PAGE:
Okay lets get this straight. People have been in the sun without any sunscreen ever since the existence of humans. And that means people in Africa and other HOT countries. Why would nature do somthing that apparently so blatantly kills and hurts you? Im not trying to be a “rebel”… becuase common sense doesn’t need to be fought for. Common sense doesn’t need an explanation, even if there is one. The only instance this would make any sense to me is if its in the vain of beauty. The benefits outway the risks, so im going to stick with my vitamin D (different than the stuff you buy at walmart), my cancer-immune skin, and the other countless benefits it gives me.

  • Debra says:

    Sunscreen is a necessity, but like too many other necessities, it has been marketed out of reality and now suffers from backlash.

    I was “fortunate” to develop the “mask of pregnancy” 25 years ago. I looked like a blonde, freckled raccoon; seriously, it was not pleasant. At the time I was prescribed a full-spectrum sunscreen, which means that, in 1986, that product did not exist on shelves. By 1992 (after my 2nd pregnancy and even worse chloasma), SPF 15 (ha) “broad spectrum” was widely available. So I dutifully used the greasy stuff to improve my skin tone. The surprise benefit, I have discovered, is really good skin at age 56. Well, who’d have thunk?? Genetics help, but trying to treat hyper-pigmentation was a blessing in disguise.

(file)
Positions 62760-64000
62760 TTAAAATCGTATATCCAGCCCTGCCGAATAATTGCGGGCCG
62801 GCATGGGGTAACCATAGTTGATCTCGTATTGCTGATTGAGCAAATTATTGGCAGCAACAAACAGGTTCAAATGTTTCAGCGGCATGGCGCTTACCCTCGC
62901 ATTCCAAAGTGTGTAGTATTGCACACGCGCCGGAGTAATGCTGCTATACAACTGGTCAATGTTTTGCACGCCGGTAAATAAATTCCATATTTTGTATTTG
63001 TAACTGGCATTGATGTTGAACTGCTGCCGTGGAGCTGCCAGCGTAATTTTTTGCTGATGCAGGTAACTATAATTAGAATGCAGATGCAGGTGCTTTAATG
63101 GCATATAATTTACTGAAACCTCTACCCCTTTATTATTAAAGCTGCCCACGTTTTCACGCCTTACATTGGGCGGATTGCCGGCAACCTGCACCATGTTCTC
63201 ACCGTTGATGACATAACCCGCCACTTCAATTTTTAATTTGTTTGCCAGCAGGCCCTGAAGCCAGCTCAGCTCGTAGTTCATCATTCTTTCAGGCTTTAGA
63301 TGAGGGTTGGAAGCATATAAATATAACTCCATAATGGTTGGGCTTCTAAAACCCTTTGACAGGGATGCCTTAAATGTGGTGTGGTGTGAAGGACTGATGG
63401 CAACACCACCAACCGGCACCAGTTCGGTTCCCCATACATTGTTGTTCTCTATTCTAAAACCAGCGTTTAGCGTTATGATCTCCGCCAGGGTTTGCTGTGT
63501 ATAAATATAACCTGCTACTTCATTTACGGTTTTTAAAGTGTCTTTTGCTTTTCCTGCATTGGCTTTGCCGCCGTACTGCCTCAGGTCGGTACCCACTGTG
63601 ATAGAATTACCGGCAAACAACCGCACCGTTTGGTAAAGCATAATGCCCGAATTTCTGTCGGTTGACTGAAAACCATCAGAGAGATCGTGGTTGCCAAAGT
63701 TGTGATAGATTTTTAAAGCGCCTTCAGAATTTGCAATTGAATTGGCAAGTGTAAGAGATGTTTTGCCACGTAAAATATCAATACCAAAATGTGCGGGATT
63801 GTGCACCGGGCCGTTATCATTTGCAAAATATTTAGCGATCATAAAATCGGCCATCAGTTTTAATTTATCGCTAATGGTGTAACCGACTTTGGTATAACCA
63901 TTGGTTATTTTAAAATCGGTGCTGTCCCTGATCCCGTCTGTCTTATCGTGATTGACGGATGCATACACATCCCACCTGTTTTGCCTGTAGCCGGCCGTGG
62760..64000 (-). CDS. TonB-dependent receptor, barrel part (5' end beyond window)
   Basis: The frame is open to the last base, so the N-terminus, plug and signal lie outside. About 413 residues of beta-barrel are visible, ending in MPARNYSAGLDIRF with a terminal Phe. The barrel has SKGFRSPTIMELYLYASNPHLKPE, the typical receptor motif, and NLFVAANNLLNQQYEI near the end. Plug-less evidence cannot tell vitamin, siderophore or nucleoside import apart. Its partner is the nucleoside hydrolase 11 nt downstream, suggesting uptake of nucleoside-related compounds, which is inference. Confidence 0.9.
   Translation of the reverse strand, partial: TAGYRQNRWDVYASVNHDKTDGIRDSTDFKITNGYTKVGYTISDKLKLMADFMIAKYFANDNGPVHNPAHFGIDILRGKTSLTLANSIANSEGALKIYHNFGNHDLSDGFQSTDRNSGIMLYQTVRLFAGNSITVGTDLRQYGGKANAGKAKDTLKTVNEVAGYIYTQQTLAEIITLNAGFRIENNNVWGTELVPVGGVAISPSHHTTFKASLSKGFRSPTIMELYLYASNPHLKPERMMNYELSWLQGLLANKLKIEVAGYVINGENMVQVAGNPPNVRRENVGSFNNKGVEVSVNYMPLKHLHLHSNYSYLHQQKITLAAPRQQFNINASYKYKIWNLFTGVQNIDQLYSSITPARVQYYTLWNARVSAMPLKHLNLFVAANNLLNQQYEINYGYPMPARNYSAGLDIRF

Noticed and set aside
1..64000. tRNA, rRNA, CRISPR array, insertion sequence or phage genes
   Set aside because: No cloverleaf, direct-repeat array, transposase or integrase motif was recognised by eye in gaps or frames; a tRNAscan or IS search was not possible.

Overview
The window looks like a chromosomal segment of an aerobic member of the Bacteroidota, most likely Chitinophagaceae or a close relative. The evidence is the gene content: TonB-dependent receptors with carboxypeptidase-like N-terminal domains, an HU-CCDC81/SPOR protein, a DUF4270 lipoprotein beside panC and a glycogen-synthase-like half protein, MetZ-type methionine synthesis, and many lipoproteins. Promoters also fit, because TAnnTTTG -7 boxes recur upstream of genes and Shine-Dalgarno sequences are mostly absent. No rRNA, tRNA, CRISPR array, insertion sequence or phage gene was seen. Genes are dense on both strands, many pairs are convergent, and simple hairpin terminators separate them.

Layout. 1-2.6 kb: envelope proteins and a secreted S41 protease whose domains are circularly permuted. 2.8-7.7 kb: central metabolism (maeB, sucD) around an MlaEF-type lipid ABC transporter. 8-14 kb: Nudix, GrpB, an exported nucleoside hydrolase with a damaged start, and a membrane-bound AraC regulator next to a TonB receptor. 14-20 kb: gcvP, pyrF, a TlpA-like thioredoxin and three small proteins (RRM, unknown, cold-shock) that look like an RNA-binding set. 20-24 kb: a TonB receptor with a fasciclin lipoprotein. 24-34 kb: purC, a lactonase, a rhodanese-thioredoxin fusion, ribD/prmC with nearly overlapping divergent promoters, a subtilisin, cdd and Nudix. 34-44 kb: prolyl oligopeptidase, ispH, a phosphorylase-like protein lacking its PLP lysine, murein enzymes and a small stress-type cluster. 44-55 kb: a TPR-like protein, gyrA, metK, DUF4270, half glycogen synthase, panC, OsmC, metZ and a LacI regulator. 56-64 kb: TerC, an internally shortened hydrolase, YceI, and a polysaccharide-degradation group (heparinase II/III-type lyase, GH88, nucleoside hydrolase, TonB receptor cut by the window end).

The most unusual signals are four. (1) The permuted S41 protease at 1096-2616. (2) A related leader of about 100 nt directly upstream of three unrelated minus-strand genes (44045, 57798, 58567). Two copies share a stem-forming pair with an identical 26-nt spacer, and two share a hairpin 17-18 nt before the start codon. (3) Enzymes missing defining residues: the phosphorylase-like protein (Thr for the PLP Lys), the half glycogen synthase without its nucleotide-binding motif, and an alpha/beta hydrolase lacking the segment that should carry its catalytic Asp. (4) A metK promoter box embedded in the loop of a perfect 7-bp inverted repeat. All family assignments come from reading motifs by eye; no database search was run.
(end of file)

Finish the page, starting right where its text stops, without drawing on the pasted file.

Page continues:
I’m NW25, and with pink undertones, hyper-pigmentation was a given for me during “the change.” Sunscreen once again helped me, but I learned that a physical one was better than a chemical one (uneven absorption). I now use a blend of both.

    Ladies, let’s agree that the sun is good for many reasons and good for many of us, but too much of anything good is not good. Thanks for reviewing another sunscreen that might be an option.

  • I am dying to try this! I do understand how folks feel regarding the whole sunscreen movement, it does get a bit ridic.However, even our ozone layer doesn’t offer the same protection as it did 10 or more years ago. Additionally I see many women who refuse to wear it and many are in their mid 20′s and are showing signs of aging. I am 30, no botox, fillers,etc and still have zero smile lines nor crows feet, fine lines around my eyes. I attribute that partly to my skin regimen and not being a sun worshipper. Some sun exposure I feel is absolutely necessary. But lately, I see women who are in their 30′s and fromm across the room they look like they have never used a sunscreen. Unfortunately they look leathered and older than my mom who is in her mid 50′s. You can eventually lift your face, get fillers, but it will never look like the natural plumpness you once had.It looks taunt and expressionless. You also can’t get rid of hyperpigmentation via surgery. Sunspots are the devil to get rid of. To each is own, but I don’t go one day without wearing SPF.